The Hobbit.

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54 Replies - 6016 Views - Last Post: 19 December 2012 - 06:45 AM

#16 AthenaDX  Icon User is offline

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Re: The Hobbit.

Posted 17 December 2012 - 11:44 AM

I loved it alot. :) The music was by far my favorite part though, the dwarves singing made me want to include it in one of my D&D nights fo shure.

However, I hadn't ever read the book, my boyfriend who went with me had. He was rather peeved that they added so much stuff to it that he thought was un-needed and was just being done to squeeze more money out of it. I kinda liked the stuff that helped explain the dealings before LotR.

Can't wait to see the last couple movies. :) Gonna download the extended scenes LOTR and watch that for now.
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#17 dorknexus  Icon User is offline

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Re: The Hobbit.

Posted 17 December 2012 - 01:43 PM

View PostAthenaDX, on 17 December 2012 - 11:44 AM, said:

However, I hadn't ever read the book, my boyfriend who went with me had. He was rather peeved that they added so much stuff to it that he thought was un-needed and was just being done to squeeze more money out of it.


Hobbit Hipster?
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#18 jon.kiparsky  Icon User is online

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Re: The Hobbit.

Posted 17 December 2012 - 01:44 PM

No, literate.
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#19 lordofduct  Icon User is offline

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Re: The Hobbit.

Posted 17 December 2012 - 03:05 PM

I never understood the quibbles between book and movie.

And that goes either direction... one being better or worse than the other.

They're completely different mediums with very different narrative styles.

There is things you can do in a book that a movie just can't do, and not because we don't have the special effects for it... but just because it doesn't translate at all. Imagine a book that is completely internal narrative... how would you do that as a film? You can't... unless you just had like a black screen with random nonsense relevant to the current topic flashing across the scene or some oddness... just not as effective. And it'd be LONG.

Vice versa a book just can't pull off things film can. You can't have a chase seen or heart thumping action scene like that in a film. You can have fast paced parts of books... but a film can just pack a chapter's worth of visual info into a single frame of video. Books can't do that.

To complain about one or the other is to complain about a picture being better or worse than a song of the same subject matter. One isn't supposed to immitate the other, they're supposed to be distinct in their own, but related on theme.

"This movie is aweseome!"
"The book was better..."

"This painting is gorgeous!"
"The photo looks more realistic..."

A book and a movie will be different. They'll be VASTLY different. And that can be a very good thing! So get dafuq over it (not directed at anyone here as no one personally made the statement, but only referenced it).

This post has been edited by lordofduct: 17 December 2012 - 03:07 PM

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#20 jon.kiparsky  Icon User is online

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Re: The Hobbit.

Posted 17 December 2012 - 03:16 PM

To me, it's like making a ballet of the Burghers of Calais. If you think it needs to be done, you missed the point.

Making a book of a movie would be equally idiotic - if you were to try to turn Casablanca into a novel, you'd be just as much of a fool as if you tried to turn the Hobbit into a movie.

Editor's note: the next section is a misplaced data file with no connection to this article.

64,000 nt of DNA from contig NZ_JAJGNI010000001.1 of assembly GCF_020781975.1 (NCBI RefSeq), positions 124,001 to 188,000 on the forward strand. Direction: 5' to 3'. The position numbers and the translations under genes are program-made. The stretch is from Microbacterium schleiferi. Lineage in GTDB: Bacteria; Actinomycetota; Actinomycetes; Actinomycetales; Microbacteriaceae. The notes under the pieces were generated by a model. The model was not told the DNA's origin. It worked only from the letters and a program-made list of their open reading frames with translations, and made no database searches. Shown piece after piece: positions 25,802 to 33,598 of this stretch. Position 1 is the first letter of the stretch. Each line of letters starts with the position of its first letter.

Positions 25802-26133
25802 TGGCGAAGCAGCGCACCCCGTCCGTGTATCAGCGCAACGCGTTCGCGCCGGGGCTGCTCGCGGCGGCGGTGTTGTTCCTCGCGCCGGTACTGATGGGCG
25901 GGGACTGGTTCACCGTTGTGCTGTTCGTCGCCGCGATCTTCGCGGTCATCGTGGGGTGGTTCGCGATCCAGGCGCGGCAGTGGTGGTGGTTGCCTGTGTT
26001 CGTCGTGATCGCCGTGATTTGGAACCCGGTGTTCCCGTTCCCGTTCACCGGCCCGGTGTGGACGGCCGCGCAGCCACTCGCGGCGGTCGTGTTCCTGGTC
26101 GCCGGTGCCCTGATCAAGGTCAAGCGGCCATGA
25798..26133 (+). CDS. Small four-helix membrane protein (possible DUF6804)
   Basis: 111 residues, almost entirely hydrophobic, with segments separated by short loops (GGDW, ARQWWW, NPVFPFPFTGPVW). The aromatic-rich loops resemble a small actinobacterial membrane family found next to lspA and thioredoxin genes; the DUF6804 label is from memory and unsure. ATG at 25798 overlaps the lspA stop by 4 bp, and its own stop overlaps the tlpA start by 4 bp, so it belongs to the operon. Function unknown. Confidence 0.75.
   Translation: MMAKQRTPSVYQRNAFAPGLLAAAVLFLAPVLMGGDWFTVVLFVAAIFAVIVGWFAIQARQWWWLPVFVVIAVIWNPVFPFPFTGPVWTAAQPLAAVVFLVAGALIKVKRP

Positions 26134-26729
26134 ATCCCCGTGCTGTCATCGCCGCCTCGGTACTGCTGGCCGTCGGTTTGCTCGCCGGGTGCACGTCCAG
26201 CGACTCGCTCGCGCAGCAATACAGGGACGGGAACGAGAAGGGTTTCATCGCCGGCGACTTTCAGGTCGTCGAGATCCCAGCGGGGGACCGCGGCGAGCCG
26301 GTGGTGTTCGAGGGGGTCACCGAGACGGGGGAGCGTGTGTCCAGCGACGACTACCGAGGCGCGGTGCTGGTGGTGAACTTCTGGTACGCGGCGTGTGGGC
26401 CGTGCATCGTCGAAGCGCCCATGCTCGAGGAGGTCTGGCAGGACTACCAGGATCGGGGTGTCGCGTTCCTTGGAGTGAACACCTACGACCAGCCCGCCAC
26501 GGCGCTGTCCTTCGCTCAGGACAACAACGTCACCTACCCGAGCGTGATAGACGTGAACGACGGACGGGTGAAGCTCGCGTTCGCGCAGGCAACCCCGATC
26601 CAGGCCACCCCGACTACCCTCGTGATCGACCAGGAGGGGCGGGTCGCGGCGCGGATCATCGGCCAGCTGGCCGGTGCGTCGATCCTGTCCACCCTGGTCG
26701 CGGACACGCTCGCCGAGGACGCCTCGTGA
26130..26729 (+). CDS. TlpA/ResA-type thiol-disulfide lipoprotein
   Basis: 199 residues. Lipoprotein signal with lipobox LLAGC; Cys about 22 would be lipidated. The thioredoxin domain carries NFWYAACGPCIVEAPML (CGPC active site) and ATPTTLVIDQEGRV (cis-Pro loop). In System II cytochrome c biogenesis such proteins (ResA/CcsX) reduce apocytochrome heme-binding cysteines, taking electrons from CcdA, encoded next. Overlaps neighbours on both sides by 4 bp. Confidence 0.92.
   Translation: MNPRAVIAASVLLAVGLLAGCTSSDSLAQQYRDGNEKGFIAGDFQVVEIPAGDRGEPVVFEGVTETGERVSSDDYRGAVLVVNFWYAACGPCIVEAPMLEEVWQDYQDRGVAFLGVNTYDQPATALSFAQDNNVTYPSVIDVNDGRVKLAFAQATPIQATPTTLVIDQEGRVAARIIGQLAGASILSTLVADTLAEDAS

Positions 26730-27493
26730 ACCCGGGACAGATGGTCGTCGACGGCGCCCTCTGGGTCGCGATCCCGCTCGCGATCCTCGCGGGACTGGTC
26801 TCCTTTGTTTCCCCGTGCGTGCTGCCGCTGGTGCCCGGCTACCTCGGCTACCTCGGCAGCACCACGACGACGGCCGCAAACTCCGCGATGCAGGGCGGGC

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#21 supersloth  Icon User is offline

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Re: The Hobbit.

Posted 17 December 2012 - 03:34 PM

i don't have a problem with them making the hobbit into a movie, but i do have a problem with them modifying and adding shit to a 200 page children's story to turn out 9 hours worth of movie. 6 would have been MORE than plenty.
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#22 adolf625  Icon User is offline

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Re: The Hobbit.

Posted 17 December 2012 - 03:38 PM

I loved it, liked it a lot more than LotR, but I do believe they are just milking it like has been said before, the book is not long enough for a trilogy, but its like everything else, they bleed it for every dime they can get.
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#23 lordofduct  Icon User is offline

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Re: The Hobbit.

Posted 17 December 2012 - 03:40 PM

Why can't they turn a book into a movie or vice versa?

They're two different mediums again. Maybe you want to show a re-interpretation of the overall themes through a different medium.

This doesn't guarantee quality in any way... you can get shit out of it even if the source material is good.

But really? The Hobbit not turned into a film? So many of its themes lend superbly to the screen. Just not it's entirety.
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#24 KYA  Icon User is offline

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Re: The Hobbit.

Posted 17 December 2012 - 05:57 PM

I did not care for the 48 fps. I saw it in 3D + HFR. Blech. Movement looked way too fast, a lot of the film looked like a soap opera.
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#25 jon.kiparsky  Icon User is online

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Re: The Hobbit.

Posted 17 December 2012 - 06:25 PM

View Postlordofduct, on 17 December 2012 - 05:40 PM, said:

They're two different mediums again. Maybe you want to show a re-interpretation of the overall themes through a different medium.


I suppose a genius can interpret a work of genius and get another work of genius out of it - Huston's adaptation of the Maltese Falcon would be an example of this case, or Kurosawa's Ran. However, generally it's simply a sign of a weak mind without imagination. Having seen Peter Jackson's work, it's safe to say he's not an exception to that rule.